This post is a reflection on a couple of recent conversations and experiences with clients thinking about trying to make good decisions.
‘We don’t ask enough ‘dumb’ questions’. Dumb questions rather than wasting time or being the distraction you might assume are often highly valuable. They’re great and flushing out the assumptions in a situation. Far too often assumptions are implicit and therefore it’s not clear they are assumptions. We all make assumptions – they allow us to progress our thinking and actions by way of reasonable and reasoned hypothesis on the future. Problems occur when we allow assumptions to turn into ‘facts’ and then build plans upon those foundations, which turn out to be made of sand. In World War II the French high Command assumed that German Armoured Formations would never be able to move through the Ardennes, it would be too wooded, steep and the roads were too few and too narrow. An assumption that turned out to be wrong!
People who are good at asking dumb questions; children, those with little to lose, mavericks who are not constantly monitoring their self-interest in a situation, those who are intellectually self-confident enough and humble enough to ignore the perceived social consequence of asking what we assume everyone knows.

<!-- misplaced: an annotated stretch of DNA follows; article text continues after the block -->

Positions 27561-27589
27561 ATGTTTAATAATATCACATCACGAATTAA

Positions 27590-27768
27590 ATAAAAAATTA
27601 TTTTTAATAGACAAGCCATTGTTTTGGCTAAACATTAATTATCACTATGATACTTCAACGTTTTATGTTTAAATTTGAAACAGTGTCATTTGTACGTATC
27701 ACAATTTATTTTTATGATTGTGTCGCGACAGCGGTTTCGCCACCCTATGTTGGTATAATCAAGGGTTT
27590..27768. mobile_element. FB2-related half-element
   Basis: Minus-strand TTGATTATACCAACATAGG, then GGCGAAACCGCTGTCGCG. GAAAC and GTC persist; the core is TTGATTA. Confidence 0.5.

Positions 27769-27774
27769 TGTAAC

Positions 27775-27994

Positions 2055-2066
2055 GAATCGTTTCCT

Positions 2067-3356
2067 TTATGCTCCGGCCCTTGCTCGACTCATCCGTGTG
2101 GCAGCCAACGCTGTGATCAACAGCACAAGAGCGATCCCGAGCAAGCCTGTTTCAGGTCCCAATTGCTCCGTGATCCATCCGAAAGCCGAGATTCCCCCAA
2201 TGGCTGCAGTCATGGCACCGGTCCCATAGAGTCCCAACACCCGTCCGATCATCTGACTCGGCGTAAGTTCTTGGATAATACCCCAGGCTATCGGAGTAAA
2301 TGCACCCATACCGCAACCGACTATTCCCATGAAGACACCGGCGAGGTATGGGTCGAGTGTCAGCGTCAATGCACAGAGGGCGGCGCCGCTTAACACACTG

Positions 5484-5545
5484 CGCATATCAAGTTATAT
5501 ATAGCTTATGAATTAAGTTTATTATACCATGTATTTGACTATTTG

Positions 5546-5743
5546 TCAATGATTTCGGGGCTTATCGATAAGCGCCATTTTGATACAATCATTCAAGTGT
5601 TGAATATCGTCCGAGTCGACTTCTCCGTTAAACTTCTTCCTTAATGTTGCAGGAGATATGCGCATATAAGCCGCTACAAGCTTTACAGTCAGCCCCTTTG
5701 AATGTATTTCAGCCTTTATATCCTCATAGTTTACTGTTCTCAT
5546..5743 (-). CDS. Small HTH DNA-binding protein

‘We don’t ask enough smart questions’. We don’t ask enough smart questions. Not generally for lack of intellect but for the inability to flip a thing on its head, turn it upside down and consider it from a different angle. This requires curiosity, scepticism and a willingness to challenge – these are intellectual skills we acquire with practice and usually as a result of having the luck to work with someone adept at this mode of thought. When I went through officers’ week for selection into the SAS the commanding officer at the time had a mind like a surgeon’s scalpel. He would cut into an issue with ruthless precision. As the patient this could sometimes be painful to say the least but it was also immediately illuminating as he unlocked a problem with a series of challenging questions.
A final thought, if we recognize this in our own teams or organizations, what are we going to do about it? If the solution were obvious or easy what would that look like?